A Head Above the Rest
Prevent breast, prostate, and colon cancers
Lower the risk of cataracts
Prevent heart disease and birth defects
Ancient Roman healers thought that they could cure breast cancer by rubbing on pastes made from this super vegetable.
A few years ago, modern scientists would have dismissed that practice as so much folklore.
Now they're not so sure.
Studies have shown that if you make this super veggie into a paste and rub it on the backs of laboratory animals, you can prevent tumors from developing.
Of course, the best way to absorb it's healing properties, is simply to eat it.
It not only fights off a variety of cancers but also contains a wealth of nutrients that can ward off heart disease, digestive problems, and other conditions, according to research.
Cabbage Against Cancer
Like other members of the cruciferous vegetable family, cabbage contains several compounds that studies show can help prevent cancers from occurring.
It's particularly effective in preventing cancers of the breast, prostate gland, and colon.
There are two compounds in particular that scientists believe make this super vegetable a particularly potent cancer-fighting food.
The first of these, indole-3carbinol, or I3C, is especially effective against breast cancer, research shows.
The compound acts as an anti-estrogen, meaning that it sweeps up harmful estrogens that have been linked to breast cancer.
In one study, researchers gave a group of Israeli women about a third of a head of cabbage a day for three months.
After five days of eating the fortified diet, the women's levels of harmful hormones dropped significantly.
There was no doubt that if we gave women pure I3C, it would work.
But this study showed that for the average person, eating this or a cabbage-like vegetable, like broccoli, would have the same effect.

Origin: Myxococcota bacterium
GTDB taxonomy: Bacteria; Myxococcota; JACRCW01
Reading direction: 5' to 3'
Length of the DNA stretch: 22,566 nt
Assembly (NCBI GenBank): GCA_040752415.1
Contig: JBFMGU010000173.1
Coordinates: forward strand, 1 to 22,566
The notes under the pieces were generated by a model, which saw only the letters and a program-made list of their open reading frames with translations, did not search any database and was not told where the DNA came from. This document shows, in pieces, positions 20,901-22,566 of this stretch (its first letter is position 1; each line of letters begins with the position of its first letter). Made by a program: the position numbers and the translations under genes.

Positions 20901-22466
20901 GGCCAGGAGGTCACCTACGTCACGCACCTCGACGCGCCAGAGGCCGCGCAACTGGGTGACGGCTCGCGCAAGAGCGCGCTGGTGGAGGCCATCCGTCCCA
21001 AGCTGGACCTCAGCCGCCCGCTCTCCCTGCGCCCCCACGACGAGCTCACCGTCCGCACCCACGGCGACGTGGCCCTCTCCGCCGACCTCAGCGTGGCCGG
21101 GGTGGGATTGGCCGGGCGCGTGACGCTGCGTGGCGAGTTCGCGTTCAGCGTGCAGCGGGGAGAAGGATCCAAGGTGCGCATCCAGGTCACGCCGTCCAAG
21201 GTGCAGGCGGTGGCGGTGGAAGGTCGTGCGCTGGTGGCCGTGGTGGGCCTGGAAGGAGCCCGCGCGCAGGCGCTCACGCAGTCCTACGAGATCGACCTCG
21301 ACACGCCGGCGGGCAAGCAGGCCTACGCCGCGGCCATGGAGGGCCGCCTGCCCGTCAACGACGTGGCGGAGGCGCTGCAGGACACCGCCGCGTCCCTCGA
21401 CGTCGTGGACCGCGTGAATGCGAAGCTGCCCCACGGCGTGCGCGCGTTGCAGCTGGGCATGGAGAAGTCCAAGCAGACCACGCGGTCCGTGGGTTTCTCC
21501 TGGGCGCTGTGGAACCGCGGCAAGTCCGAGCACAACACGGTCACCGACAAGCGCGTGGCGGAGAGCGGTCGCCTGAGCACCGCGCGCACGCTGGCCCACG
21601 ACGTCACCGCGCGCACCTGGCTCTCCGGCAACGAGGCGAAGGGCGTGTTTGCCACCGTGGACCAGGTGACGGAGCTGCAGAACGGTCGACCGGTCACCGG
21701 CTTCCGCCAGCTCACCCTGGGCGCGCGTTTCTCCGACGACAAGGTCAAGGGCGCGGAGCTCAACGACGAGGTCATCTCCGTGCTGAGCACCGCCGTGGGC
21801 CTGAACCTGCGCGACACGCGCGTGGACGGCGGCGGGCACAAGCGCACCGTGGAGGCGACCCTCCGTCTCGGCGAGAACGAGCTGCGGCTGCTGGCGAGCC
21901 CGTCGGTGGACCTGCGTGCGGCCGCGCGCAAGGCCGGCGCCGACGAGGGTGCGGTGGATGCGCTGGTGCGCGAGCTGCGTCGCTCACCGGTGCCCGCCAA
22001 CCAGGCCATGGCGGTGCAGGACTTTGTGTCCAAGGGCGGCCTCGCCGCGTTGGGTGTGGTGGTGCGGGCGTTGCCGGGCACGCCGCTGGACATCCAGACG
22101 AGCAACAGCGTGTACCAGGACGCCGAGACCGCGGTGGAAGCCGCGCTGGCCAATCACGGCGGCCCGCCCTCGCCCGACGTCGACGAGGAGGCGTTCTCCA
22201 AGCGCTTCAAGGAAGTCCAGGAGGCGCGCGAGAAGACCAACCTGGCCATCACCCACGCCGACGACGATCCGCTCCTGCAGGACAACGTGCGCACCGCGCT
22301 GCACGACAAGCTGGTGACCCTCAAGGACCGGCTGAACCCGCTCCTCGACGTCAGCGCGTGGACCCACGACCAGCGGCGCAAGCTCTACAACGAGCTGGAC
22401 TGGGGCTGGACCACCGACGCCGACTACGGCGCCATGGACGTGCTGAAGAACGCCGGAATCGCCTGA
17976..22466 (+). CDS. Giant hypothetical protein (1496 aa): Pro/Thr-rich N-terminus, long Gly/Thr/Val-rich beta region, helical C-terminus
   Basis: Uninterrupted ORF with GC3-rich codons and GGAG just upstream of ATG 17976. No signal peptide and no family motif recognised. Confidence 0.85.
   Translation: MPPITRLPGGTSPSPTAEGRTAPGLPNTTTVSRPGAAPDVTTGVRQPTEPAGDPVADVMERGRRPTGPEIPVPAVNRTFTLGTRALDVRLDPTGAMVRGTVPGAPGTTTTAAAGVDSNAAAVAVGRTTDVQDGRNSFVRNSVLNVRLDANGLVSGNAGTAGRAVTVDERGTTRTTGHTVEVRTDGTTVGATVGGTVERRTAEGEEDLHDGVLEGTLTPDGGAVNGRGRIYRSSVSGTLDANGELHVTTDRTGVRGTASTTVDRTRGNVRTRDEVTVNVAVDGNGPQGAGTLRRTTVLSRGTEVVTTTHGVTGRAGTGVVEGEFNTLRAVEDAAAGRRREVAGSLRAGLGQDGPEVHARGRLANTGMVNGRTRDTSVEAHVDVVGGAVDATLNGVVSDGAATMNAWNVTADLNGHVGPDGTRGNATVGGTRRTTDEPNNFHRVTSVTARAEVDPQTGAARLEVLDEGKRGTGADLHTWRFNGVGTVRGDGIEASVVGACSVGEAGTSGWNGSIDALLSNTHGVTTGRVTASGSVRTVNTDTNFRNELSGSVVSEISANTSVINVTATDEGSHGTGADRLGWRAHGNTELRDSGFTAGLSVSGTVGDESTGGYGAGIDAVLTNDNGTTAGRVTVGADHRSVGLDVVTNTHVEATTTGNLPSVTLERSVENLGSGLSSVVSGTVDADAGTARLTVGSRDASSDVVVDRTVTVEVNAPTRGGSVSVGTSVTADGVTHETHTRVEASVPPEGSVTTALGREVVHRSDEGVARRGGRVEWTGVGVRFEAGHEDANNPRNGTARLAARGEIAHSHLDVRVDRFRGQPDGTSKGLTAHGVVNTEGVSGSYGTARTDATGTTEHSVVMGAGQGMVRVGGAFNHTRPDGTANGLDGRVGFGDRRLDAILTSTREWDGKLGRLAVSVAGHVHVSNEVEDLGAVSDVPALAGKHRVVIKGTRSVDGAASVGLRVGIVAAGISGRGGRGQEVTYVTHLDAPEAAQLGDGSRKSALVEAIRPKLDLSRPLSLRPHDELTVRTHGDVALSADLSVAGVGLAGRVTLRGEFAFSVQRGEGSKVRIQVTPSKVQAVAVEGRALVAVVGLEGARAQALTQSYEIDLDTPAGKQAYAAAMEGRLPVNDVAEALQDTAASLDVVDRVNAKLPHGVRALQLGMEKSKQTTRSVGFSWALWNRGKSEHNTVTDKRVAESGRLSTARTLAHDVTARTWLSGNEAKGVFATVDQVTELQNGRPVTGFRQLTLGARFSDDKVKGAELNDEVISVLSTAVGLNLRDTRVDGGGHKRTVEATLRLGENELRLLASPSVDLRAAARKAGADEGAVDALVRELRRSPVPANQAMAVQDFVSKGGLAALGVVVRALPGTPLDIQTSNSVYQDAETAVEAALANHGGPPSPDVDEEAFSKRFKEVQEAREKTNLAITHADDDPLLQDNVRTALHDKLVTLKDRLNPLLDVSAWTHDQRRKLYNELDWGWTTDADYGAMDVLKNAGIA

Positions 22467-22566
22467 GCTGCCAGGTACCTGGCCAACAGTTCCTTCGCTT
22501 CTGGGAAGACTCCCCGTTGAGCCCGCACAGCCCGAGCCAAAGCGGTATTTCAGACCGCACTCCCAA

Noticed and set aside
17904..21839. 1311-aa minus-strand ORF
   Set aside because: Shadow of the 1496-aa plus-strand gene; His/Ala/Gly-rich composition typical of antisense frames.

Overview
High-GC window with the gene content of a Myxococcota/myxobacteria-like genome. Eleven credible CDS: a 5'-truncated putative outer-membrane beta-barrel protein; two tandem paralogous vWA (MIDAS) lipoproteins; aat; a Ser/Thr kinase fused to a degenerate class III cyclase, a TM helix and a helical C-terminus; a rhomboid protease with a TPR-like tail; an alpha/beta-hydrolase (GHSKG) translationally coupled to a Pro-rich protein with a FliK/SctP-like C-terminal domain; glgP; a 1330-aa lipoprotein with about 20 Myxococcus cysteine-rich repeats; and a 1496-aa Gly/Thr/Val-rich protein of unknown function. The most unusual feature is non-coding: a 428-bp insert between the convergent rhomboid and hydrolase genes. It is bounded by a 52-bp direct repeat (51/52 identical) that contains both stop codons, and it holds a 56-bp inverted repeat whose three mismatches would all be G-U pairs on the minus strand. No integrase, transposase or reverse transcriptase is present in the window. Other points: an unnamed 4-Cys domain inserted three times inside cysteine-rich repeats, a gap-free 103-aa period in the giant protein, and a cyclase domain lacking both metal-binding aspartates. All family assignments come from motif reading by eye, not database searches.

For even more protection, try replacing your usual variety with bok choy, or Chinese.
Lab research has found that a compound in bok choy called brassinin may help prevent breast tumors.
Cabbage contains another compound, sulforaphane, which has been shown to block cancer by stepping up the production of tumor-preventing enzymes in the body.
In a pioneering study at Johns Hopkins University in Baltimore, scientists exposed 145 laboratory animals to a powerful cancer-causing chemical.
Twenty-five of the animals had not received any special treatment, while the rest had been fed high doses of sulforaphane.
Fifty days later, 68 percent of the unprotected animals had breast tumors, compared with only 26 percent of those given high doses of sulforaphane.
Sulforaphane makes this super vegetable a particularly prized fighter in the battle against colon cancer, because it stimulates levels of an enzyme called glutathione in the colon, which researchers believe sweeps toxins out of the body before they have a chance to damage the delicate cells lining the intestinal wall.
Eating any kind on a regular basis will probably lower your risk for cancer.
To get the best possible protection, however, you can't do better than the savoy variety, according to researchers.
Savoy contains not only I3C and sulforaphane but also four other tongue-twisting phytonutrients, beta-sitosterol, pheophytin-a, nonacosane, and nonacosanone, that studies show are powerful contenders against potential cancer-causing agents.
You've heard a lot about antioxidants such as vitamins-C and E and betacarotene, which help ward off disease by mopping up harmful oxygen molecules called free radicals that naturally accumulate in the body.
Free radicals damage healthy tissues throughout the body, causing changes that can lead to heart disease, cancer, and other serious conditions.
In the Kitchen
As produce goes, this one is a cook's best friend.